Reflective Teaching

What is Reflective Teaching ?


Reflective teaching means looking at what you do in the classroom, thinking about why you do it, and thinking about if it works – a process of self-observation and self-evaluation.

By collecting information about what goes on in our classroom, and by analysing and evaluating this information, we identify and explore our own practices and underlying beliefs.

This may then lead to changes and improvements in our teaching.

Reflective teaching involves recognising, examining, ruminating over the way an individual teaches.

As individuals possess their own background and experience, bring certain beliefs, assumptions, knowledge, attitudes and values to teaching.

It is also seen that teaching takes place in a social setting that has its own unique characteristics, opportunities and constraints. The practice of Reflective teaching explores the implications of all these complex factors with the intention of understanding and improving teaching –learning practice.

Schon (1993) suggested that reflective teaching practice is a continuous process and involves learner thoughtfully considering one’s own experience in applying knowledge to practice while being taught by professionals.

It helps the individual to develop their own personality. Gibbs (1988) reflective practice suggests that individuals develop analysis of feelings, evaluation of experience etc.

Jasper (2003) associated reflective teaching practice with lifelong learning resulting in the development of autonomous, qualified and self-directed professionals.

Engaging in reflective practice is associated with the improvement of the quality of care, stimulating personal and professional growth and closing the gap between theory and practice.

Bartlett (1990) points out that becoming a reflective teacher involves moving beyond a primary concern with instructional techniques and “how to” questions and asking “what” and “why” questions that regard instructions and managerial techniques not as ends in themselves, but as part of broader educational purposes.

Asking questions “what and why” gives certain power over individuals teaching resulting in the emergence of autonomy and responsibility in the work of teachers. In reflecting on the above kind of.

Questions, teachers begin to exercise control and open up the possibility of transforming every day classroom life.

(Lieberman & Miller, 2000) pointed out that the practice of reflective teaching, reflective inquiry, and reflection-on practice, results in gaining of  the personal and professional knowledge that is so important to being an effective teacher and in  shaping children’s learning.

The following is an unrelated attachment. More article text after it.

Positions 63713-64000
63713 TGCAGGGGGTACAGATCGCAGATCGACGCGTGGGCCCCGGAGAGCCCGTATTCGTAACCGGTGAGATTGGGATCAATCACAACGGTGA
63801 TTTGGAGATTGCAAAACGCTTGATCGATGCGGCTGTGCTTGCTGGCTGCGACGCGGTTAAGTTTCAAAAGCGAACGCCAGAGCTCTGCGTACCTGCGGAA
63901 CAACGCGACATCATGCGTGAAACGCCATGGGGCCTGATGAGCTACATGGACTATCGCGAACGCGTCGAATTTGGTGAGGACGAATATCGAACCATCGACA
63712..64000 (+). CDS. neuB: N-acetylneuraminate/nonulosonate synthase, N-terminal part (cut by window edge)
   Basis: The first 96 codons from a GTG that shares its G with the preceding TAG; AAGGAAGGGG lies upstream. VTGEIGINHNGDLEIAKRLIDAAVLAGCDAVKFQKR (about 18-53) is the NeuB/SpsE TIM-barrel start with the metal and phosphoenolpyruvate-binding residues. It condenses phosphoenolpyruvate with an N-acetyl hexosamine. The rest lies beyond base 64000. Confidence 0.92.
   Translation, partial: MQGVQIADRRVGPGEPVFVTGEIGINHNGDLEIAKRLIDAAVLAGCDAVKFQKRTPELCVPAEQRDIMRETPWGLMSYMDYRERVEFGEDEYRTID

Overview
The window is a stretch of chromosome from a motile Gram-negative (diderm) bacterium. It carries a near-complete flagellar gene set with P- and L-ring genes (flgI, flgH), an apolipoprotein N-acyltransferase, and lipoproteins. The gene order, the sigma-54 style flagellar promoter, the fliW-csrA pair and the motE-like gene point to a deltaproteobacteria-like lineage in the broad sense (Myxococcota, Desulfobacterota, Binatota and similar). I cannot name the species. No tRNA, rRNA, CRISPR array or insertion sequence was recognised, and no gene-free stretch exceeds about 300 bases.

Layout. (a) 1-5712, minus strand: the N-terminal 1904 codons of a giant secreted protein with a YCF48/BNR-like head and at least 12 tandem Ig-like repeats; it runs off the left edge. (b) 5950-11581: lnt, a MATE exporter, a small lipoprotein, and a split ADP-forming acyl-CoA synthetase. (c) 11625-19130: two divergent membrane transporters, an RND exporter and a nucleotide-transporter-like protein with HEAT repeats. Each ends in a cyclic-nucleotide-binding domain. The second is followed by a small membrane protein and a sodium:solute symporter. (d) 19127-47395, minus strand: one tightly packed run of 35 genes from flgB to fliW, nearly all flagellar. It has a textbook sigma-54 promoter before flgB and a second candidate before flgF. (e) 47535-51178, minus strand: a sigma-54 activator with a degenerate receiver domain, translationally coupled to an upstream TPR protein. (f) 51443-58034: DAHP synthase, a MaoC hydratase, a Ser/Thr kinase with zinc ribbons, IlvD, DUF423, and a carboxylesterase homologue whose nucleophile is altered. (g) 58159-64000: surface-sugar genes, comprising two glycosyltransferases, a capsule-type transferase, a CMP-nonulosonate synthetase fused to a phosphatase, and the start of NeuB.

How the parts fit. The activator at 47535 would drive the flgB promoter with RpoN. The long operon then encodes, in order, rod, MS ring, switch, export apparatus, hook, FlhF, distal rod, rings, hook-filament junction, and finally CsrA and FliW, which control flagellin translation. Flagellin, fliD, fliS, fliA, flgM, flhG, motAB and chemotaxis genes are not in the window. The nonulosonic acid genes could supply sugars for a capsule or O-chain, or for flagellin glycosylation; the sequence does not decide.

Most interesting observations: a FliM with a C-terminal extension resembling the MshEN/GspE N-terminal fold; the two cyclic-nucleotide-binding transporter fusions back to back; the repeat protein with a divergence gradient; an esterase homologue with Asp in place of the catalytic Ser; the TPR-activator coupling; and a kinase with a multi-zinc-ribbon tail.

Han (1995) stated that, the process element of reflection emphasises how teachers make decisions, content stresses the substance that drives the thinking and reflective inquiry may set the stage for learning how to be a good teacher, (Day, Galvez-Martin 2000) proposed reflective teaching as the act of creating a mental space in which to contemplate a question or idea, such as, “What do I know now about teaching young children?” this of repeated questioning  leads to mental transformation to a time and a situation that leads to a deeper perspective helping Students.


The role of Reflective teaching in teacher education.

Reflective practice is used at both the pre-service and in-service levels of teaching. Coaching and peer involvement are two aspects of reflective practice seen most often at the pre-service level.

In a 1993 study of how student teachers develop the skills necessary for reflective teaching during their field experiences, Ojanen explores the role of the teacher educator as coach.

Teacher educators can most effectively coach student teachers in reflective practice by using students’ personal histories, dialogue journals, and small and large-group discussions about their experiences to help students reflect upon and improve their practices.

Kettle and Sellars (1996) studied the development of third- year teaching students. They analysed the students’ reflective writings and interviewed them extensively about their reflective practices.

They found that the use of peer reflective groups encouraged student teachers to challenge existing theories and their own preconceived views of teaching while modeling for them a collaborative style of professional development that would be useful throughout their teaching careers.

Sellars (1996) analysed the students’ reflective writings and interviewed them extensively about their reflective practices. They found that the student and teachers by practicing reflective teaching enables them to challenge existing theories and their own preconceived views of teaching resulting in professional development that would be useful throughout their teaching careers. Several research studies have proved that critical reflection upon experience continues to be an effective technique for professional development.

Freidus (1997) describes a case study of one teacher/graduate student struggling to make sense of her beliefs and practices about what constitutes good teaching. Her initial pedagogy for teaching was based on the traditions and practices of direct teaching. Her traditional socialisation into teaching made it difficult for her to understand that her views of good teaching were being challenged in her practice. After implementing reflective teaching technique in her classroom enabled her to acknowledge and validate what she was learning. The present paper work highlights the importance of practicing reflect

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